Friday, June 22, 2012

Tipping The Scales: A Side-By-Side Comparison of the Merger With The Separate Districts

This post is about a side by side comparison of the reality of merging the three districts, versus what the districts will have separately if no merger were to occur. Sometimes it’s helpful to see them in terms of a balance scale, with the merger on one side, and the non-merger on the other. These are simple facts, comparing apples to apples and oranges to oranges.

EXPENSES: Let’s start with the basics of the economics of merging the three districts. As seen on the scale below, the districts total anticipated expenditures for the 2012-2013 school year would be about $63.3 million. A merged district would have a proposed budget that is very similar, coming in at about $63.9 million. That is less than 1% higher and of course comes with a LOT of additional course offerings, extracurricular activities, transportation support, etc. In the end they are pretty close to being equal in terms of how much money the districts would spend regardless of whether they merged or not.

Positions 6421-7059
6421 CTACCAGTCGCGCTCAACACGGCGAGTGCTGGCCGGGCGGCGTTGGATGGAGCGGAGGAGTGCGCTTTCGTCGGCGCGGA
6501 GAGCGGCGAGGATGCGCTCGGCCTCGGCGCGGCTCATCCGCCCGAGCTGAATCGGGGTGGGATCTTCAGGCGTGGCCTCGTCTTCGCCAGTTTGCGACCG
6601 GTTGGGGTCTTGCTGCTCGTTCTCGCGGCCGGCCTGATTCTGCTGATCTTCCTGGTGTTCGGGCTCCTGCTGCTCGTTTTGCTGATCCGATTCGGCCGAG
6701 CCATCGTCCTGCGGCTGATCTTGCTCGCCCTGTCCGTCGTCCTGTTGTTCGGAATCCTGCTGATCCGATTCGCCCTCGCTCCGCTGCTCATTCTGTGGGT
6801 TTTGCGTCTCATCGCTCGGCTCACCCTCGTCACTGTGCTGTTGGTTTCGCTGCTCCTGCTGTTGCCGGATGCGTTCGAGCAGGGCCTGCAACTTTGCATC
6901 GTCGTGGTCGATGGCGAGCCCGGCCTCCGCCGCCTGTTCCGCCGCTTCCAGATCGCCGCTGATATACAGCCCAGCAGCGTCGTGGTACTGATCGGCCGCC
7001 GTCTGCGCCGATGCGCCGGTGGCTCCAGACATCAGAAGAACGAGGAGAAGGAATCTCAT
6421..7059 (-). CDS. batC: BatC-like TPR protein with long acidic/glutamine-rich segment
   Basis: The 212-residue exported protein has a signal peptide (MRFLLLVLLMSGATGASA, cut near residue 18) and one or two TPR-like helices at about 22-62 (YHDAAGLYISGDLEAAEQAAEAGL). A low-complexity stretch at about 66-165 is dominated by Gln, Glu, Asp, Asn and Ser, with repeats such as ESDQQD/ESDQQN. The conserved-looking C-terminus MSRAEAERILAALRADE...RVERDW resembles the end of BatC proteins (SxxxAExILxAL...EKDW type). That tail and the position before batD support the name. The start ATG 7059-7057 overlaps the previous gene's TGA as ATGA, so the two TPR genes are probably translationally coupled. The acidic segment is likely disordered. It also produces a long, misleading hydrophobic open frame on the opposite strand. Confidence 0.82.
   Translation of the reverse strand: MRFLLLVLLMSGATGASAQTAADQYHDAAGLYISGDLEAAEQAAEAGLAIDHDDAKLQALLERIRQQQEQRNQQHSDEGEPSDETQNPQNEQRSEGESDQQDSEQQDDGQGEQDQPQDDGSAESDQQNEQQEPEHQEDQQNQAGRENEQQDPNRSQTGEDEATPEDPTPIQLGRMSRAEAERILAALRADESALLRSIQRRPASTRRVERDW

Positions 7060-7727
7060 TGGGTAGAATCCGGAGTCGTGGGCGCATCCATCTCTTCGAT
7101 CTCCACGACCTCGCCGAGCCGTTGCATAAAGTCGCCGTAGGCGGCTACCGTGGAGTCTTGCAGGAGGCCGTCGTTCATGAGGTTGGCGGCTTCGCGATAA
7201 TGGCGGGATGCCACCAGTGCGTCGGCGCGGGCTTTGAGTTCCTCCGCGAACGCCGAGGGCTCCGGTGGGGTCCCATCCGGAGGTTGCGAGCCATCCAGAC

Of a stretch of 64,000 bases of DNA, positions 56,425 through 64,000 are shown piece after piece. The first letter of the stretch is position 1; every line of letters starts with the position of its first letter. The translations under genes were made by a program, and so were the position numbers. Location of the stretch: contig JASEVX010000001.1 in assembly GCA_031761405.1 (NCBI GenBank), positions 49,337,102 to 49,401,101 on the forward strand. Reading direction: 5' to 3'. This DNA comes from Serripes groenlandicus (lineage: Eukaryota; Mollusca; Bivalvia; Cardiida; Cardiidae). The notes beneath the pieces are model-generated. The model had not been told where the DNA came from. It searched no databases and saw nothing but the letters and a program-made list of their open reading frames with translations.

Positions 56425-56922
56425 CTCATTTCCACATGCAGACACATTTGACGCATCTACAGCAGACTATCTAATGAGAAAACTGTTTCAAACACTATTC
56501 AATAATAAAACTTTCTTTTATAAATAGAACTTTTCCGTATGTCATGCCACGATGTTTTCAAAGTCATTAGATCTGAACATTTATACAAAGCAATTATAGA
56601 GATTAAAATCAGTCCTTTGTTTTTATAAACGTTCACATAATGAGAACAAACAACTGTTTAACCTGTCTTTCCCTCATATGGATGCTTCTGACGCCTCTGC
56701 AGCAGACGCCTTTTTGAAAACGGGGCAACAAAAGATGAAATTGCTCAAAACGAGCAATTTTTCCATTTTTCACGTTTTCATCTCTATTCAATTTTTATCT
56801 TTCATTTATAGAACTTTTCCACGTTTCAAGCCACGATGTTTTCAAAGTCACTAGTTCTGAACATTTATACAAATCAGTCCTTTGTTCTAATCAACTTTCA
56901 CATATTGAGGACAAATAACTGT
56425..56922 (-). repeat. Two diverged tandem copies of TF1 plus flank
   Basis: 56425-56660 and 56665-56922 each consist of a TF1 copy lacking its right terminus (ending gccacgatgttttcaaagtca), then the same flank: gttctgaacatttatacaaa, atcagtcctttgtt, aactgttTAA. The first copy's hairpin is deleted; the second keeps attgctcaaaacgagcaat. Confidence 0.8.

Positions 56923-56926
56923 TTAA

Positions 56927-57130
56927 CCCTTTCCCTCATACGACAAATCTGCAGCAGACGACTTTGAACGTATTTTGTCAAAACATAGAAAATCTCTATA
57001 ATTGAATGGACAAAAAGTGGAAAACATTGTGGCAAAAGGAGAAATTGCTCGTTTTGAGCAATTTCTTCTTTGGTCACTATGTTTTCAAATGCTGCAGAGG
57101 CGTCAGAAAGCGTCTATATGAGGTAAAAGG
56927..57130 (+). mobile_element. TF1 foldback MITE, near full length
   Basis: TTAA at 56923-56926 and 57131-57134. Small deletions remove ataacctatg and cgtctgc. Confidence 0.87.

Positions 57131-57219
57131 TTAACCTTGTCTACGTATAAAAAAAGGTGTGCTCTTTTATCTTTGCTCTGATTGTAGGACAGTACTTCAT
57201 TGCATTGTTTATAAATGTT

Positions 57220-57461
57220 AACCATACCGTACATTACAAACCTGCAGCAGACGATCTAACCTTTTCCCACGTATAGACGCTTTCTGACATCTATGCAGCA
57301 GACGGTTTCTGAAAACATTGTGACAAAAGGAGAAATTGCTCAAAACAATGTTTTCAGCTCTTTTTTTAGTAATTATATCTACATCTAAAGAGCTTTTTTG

REVENUES: But what about the revenues available to the districts ?  Regular state aid monies are anticipated to be identical, regardless of whether the merger takes place. The three districts would get about $41.3 million in state aid separately in 2012-2013. That is the same anticipated regular state aid that the merged district would get. So the revenue side of the budget would be identical regardless of whether the merger occurs or not.
INCENTIVE AID: If the expenditures and the revenues are going to be the same, then what’s the fiscal advantage of merging? That’s where the incentive aid comes in ! Almost $59 million in incentive aid will ONLY be available to the merged district. Let’s repeat that – $59 million will ONLY be available IF the three districts go ahead with the merger. The proposal is that this will result in (at least initially) $6.2 million more each year !

So fiscally a merged district:
  • Doesn’t cost anything more appreciably to run (less than 1% more in cost)
  • Get’s the same amount of regular state aid
  • Receives $59 million in special incentive aid

So the question is: Do we want to leave $59 on the table for some other districts in another part of the state to use as part of their merger ?